Hands-on Gear Review

Patagonia Ascensionist 40 Review

Patagonia Ascensionist 40
Price:  $179 List | $179.00 at Backcountry
Compare prices at 3 resellers
Pros:  Simple, light, comfortable
Cons:  not durable, some features are problematic
Editors' Rating:   
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Manufacturer:   Patagonia

Our Verdict

Simple, light, and relatively inexpensive, the Patagonia Ascensionist is a solid alpine climbing pack. It's not our favorite, partially due to a few issues in its design; the "removable" hip belt can't be removed without cutting off some webbing and the sternum strap is unusually difficult to adjust. Our testers also wish the pack was made of a more durable fabric. However, the pack is fairly comfortable on the trail and on the route.

For a pack that costs a bit less, and that we feel is a better overall value, check out our Best Buy Award winning Black Diamond Speed 40. If simple, streamlined design is something you value in your mountaineering kit, click over to our review of the Arc'teryx Alpha FL 45.

New Version Update — April 2017
Patagonia replaced the 45-liter version with a new 40-liter model, pictured above. The latest iteration of the Ascensionist has more bells and whistles, including a hole for a hydration hose, a removable foam back panel, and new attachments for ice tools. It also has a new fabric, intended to increase durability. We changed our price-check links to the latest version of this product, so you can get your hands on the newest design. Read on below where we discuss these changes and more in detail.



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Our Analysis and Test Results

Review by:
Ian McEleney

Last Updated:
Thursday
April 27, 2017

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The Ascensionist 40 vs. the Ascensionist 45


Besides the obvious change in name and volume, Patagonia has updated this pack with many design changes in terms of features and specifications. The lower volume is accompanied, as expected, with lower weight and smaller dimensions. In hopes of improving this pack's durability, Patagonia switched the fabric to a nylon/polyester mix with a polyurethane coating. We're happy to see that the high-density foam back panel is now removable, which increases its durability and lowers its minimum pack weight. There are more ice tool attachments, as well as a hole for your hydration tube to poke through (although there is no bladder sleeve inside the pack). The price remains the same, and despite many design changes, the overall functionality of this newbie is quite similar to its predecessor.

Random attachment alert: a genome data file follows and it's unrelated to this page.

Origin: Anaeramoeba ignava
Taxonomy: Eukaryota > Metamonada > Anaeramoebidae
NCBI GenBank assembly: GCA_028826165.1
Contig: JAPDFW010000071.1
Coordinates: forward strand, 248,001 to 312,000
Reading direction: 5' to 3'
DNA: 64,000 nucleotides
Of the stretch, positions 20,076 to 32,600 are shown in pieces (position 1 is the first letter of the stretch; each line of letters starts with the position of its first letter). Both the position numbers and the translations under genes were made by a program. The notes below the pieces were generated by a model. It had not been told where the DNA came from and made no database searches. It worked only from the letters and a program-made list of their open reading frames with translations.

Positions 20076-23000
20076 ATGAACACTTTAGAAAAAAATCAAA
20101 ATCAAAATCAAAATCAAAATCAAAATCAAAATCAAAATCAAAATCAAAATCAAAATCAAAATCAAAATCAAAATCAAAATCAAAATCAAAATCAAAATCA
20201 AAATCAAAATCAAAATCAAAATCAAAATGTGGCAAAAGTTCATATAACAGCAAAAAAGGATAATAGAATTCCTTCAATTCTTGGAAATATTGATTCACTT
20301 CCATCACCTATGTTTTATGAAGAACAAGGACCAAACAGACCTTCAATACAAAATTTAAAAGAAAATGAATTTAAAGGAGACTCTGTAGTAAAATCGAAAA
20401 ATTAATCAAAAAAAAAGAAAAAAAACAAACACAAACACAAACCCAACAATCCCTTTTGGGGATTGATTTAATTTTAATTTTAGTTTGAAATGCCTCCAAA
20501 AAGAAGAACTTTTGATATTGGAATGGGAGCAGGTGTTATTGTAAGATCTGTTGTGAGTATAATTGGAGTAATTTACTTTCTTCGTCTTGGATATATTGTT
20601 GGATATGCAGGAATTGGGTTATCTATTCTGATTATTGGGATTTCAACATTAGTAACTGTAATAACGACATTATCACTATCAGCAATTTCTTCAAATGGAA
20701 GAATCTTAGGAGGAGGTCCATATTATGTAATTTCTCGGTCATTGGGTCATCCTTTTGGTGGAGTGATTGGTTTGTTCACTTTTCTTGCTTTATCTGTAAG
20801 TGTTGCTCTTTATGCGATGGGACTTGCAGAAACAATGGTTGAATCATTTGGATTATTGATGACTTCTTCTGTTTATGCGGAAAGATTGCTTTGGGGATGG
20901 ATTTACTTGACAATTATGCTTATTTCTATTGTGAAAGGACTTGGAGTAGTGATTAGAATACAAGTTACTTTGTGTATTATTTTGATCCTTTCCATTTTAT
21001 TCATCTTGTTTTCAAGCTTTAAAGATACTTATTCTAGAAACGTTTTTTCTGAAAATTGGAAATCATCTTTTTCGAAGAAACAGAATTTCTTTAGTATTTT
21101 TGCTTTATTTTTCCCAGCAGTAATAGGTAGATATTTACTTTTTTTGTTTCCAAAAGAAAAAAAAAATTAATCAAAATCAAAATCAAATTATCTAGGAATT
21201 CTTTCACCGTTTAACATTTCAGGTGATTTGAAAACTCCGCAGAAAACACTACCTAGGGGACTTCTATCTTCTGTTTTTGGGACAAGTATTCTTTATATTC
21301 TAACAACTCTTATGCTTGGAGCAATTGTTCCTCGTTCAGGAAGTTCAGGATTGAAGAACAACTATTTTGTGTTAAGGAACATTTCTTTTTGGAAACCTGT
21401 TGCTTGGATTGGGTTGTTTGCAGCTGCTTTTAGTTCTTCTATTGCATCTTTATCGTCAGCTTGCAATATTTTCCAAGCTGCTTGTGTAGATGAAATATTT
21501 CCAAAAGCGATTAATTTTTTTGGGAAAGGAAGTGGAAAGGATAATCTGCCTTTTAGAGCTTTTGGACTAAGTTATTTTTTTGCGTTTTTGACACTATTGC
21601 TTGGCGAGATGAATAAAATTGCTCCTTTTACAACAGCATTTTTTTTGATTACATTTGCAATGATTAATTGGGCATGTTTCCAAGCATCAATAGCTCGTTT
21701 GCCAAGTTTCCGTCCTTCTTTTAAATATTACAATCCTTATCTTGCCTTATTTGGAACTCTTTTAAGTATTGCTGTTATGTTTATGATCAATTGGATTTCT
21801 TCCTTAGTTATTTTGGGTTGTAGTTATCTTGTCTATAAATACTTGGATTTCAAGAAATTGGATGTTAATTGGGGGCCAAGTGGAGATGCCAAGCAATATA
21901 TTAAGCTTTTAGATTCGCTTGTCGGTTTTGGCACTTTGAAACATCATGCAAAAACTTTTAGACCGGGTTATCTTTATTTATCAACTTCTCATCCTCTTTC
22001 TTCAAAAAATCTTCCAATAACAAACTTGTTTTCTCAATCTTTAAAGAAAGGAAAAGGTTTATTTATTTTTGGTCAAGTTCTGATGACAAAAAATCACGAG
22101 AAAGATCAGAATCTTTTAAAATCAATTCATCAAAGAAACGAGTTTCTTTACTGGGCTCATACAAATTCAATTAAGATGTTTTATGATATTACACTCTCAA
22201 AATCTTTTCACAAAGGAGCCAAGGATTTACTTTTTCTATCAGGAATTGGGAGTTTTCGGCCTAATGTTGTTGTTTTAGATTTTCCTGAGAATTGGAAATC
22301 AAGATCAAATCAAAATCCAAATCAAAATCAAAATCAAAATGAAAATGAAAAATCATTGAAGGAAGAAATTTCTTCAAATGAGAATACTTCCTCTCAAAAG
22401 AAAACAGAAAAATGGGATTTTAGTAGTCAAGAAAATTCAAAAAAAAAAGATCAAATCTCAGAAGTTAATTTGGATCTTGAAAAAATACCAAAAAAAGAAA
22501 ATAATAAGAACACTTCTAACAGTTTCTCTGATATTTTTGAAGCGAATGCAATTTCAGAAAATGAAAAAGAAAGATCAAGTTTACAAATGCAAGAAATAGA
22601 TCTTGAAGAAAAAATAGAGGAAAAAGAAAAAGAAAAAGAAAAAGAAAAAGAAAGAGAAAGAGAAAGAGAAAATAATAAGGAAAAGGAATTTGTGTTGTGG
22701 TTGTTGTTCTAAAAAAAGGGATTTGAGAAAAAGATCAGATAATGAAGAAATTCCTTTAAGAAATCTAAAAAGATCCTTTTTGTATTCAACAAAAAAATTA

Check out the side-by-side photos below to compare the new Ascensionist 40 (on the left) with the now discontinued Ascensionist 45 (on the right).

Patagonia Ascensionist 40
Patagonia Ascensionist 45

Here's a summary of the key differences found in the latest Ascensionist 40:
  • Volume and Dimensions — The new version has a smaller capacity, now 40 liters (hence the name change to "40"). The new dimensions for the S/M size pack is 22.5" x 12" x 7".
  • Lower Weight — The Ascensionist 40 dropped some weight, tipping Patagonia's scales at 878 grams (30.97 ounces) for a S/M size without removing any materials like the hip belt padding. The previous model weighed 1020 grams (35.53 ounces) in its complete form.
  • New fabric — In an attempt to increase this models durability (a point of weakness in the preceding version), Patagonia changed the fabric from 100% nylon to 86% nylon/14% polyester with a polyurethane coating.
  • Removable Back Panel — Unlike it predecessor, the Ascensionist 40 features a removable, high-density foam back panel. We assume this is not only comfortable but also increases the amount of weight that can be dropped from this pack for minimalist use.
  • Hydro-Compatible — The new pack has a portal for a hydration tube to snake through. There is not a hydration bladder sleeve inside the pack.
  • Ice Tool Attachment — Patagonia modified how you attach ice tools to this pack, with velcro straps at the top of the front daisy chains and new loops at the bottom of the chains.

Following our research and correspondence with Patagonia, we are enthused by the changes made to this solid pack. We expect performance to remain similar or slightly improve, especially in the durability department, with this new version. Since we haven't had the opportunity to test the new pack on our backs on top of a mountain yet, the text below continues to reflect the older model.

Hands-On Review of the Ascensionist 45